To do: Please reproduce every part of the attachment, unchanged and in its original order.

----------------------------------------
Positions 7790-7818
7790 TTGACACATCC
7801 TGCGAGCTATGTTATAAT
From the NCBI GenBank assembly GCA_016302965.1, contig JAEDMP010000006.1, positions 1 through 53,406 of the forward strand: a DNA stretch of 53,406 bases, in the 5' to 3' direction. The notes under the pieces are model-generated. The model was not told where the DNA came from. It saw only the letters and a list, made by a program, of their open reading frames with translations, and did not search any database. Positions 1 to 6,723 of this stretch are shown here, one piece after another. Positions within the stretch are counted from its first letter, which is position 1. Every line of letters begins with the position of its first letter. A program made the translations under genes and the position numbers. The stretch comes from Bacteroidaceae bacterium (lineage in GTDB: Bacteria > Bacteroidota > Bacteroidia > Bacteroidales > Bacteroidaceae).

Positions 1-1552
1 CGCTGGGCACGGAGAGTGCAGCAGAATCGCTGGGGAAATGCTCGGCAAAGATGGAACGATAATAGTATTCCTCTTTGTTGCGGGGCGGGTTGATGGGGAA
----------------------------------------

Positions 7790-7818
7790 TTGACACATCC
7801 TGCGAGCTATGTTATAAT
From the NCBI GenBank assembly GCA_016302965.1, contig JAEDMP010000006.1, positions 1 through 53,406 of the forward strand: a DNA stretch of 53,406 bases, in the 5' to 3' direction. The notes under the pieces are model-generated. The model was not told where the DNA came from. It saw only the letters and a list, made by a program, of their open reading frames with translations, and did not search any database. Positions 1 to 6,723 of this stretch are shown here, one piece after another. Positions within the stretch are counted from its first letter, which is position 1. Every line of letters begins with the position of its first letter. A program made the translations under genes and the position numbers. The stretch comes from Bacteroidaceae bacterium (lineage in GTDB: Bacteria > Bacteroidota > Bacteroidia > Bacteroidales > Bacteroidaceae).

Positions 1-1552
1 CGCTGGGCACGGAGAGTGCAGCAGAATCGCTGGGGAAATGCTCGGCAAAGATGGAACGATAATAGTATTCCTCTTTGTTGCGGGGCGGGTTGATGGGGAA